History Teacher

History is the study of earlier periods of humankind and usually involves examining and interpreting records of past events, including how they shape culture and society. Keep reading to learn about education and licensing requirements, employment growth and salaries for history teachers.

Is Teaching History for Me?

Career Overview

History teachers educate students about past events in the United States and the world, including Asia and Europe. They examine how historic events shaped modern society.

In particular, middle school history teachers and high school history teachers develop and implement curricula, give tests and assess students' progress. For example, you may teach parts of American history, such as the Revolutionary War, Civil War or the role of our country in World War II, or provide students with an introduction to the U.S. Constitution and government. A graduate degree may qualify you to teach history in community and 4-year colleges. In addition to providing instruction in history, you may conduct or head research projects, which may involve studying historic sites, exploring data and writing articles for journals.

Employment and Salary Information

According to the U.S. Bureau of Labor Statistics (BLS), employment of middle school teachers was expected to increase by 12% nationwide between 2012 and 2022. High school teachers can expect a 6% increase in employment during the same time, which is slower than the national average for all occupations, while openings for postsecondary teachers were projected to increase by a faster-than-average 19%.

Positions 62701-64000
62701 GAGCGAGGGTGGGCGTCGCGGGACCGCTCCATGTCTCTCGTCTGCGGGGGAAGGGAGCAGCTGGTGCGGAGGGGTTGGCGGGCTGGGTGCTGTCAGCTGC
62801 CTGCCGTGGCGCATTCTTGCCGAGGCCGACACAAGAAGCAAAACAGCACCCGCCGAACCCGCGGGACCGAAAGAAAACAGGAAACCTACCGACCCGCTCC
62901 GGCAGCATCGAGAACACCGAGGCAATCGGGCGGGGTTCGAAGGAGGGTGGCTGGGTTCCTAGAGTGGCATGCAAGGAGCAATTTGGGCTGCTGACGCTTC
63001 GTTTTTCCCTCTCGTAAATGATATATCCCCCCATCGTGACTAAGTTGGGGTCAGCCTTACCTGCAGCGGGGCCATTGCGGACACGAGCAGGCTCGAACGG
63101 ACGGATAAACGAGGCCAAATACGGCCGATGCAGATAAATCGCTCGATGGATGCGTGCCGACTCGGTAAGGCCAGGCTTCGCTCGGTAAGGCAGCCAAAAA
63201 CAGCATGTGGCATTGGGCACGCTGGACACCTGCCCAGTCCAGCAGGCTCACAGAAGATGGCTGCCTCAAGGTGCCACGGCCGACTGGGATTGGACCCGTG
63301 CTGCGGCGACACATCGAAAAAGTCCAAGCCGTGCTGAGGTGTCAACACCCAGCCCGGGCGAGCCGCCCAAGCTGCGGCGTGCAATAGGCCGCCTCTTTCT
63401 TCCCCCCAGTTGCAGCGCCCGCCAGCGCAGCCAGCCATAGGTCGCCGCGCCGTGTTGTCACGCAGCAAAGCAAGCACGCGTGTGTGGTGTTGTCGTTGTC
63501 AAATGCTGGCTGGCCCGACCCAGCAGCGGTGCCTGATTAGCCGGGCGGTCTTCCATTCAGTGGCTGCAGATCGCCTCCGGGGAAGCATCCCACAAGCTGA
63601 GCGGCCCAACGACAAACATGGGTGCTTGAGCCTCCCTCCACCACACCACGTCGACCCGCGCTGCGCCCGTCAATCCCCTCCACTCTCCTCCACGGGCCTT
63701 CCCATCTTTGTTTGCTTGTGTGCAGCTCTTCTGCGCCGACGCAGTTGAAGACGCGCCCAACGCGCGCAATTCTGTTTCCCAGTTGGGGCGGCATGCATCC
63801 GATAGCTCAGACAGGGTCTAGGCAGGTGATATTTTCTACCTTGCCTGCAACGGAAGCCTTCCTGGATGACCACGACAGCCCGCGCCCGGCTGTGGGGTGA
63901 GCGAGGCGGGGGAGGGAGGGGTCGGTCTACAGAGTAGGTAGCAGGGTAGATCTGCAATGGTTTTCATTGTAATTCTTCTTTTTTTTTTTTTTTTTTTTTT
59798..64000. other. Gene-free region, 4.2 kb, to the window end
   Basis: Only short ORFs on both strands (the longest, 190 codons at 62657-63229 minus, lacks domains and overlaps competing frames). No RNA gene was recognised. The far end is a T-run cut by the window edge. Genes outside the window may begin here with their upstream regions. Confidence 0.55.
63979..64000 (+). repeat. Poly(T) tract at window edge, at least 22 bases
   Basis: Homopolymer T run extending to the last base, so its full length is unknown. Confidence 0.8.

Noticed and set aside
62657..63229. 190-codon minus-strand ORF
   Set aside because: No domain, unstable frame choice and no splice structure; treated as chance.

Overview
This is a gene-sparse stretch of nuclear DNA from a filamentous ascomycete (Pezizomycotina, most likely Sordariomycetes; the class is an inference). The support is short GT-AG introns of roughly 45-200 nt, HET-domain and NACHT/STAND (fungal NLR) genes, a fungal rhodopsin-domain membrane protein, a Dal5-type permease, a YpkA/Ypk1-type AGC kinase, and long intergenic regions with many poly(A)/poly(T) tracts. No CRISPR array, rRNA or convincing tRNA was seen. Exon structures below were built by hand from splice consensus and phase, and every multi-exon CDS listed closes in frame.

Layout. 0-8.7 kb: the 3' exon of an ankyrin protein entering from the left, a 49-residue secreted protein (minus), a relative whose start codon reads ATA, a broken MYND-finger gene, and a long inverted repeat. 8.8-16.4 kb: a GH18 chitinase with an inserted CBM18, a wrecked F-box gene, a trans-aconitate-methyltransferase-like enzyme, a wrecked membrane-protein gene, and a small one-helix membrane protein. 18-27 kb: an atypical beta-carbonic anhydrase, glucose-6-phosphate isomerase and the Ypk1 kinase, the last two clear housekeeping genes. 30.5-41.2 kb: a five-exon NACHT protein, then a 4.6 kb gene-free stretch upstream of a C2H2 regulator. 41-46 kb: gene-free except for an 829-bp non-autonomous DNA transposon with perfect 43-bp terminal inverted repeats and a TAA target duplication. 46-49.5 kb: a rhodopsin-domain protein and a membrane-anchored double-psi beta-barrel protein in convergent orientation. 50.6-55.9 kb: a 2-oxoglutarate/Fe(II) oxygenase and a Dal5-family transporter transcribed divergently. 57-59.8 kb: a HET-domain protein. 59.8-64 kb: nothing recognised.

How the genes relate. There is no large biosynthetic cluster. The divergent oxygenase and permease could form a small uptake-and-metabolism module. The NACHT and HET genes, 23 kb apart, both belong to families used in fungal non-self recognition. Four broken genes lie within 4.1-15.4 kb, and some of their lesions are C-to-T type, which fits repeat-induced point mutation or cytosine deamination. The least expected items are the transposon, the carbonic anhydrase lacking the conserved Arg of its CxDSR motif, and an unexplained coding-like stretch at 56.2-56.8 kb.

As of May 2013, the median annual salary for postsecondary history teachers was $66,790. High school teachers made a median salary of $55,360, while middle school teachers earned $53,940 (www.bls.gov).

How Can I Become a History Teacher?

Education and Licensing Requirements

According to the BLS, you'll need at least a bachelor's degree and a teaching license to obtain a position in a public school. Some private schools may hire non-certified teachers with a history degree. Licensing requirements for history teachers can vary by state, but generally include a passing score on a competency exam. Aspiring history teachers who have a bachelor's degree in history can also earn a teaching certificate.

Educational Options

Undergraduate and graduate programs in education and history can be found on campus and online. In a teacher preparation program, you'll learn how to prepare lesson plans, exercises and exams for your students, as well as assess the strengths and weaknesses of a curriculum. You'll also study motivational techniques, and find out how to use technology in the classroom. Training in classroom management and student teaching experiences are also part of a teacher preparation program.

In a bachelor's degree program, you may take courses in American history or European history, or study the history of China and the Middle East. Graduate programs, such as those that lead to a Doctor of Philosophy (Ph.D.) in History, might allow for advanced studies in general history or specializations in African, British or medieval history. You'll also assess historical events from multiple perspectives and analyze the outcomes of past events.

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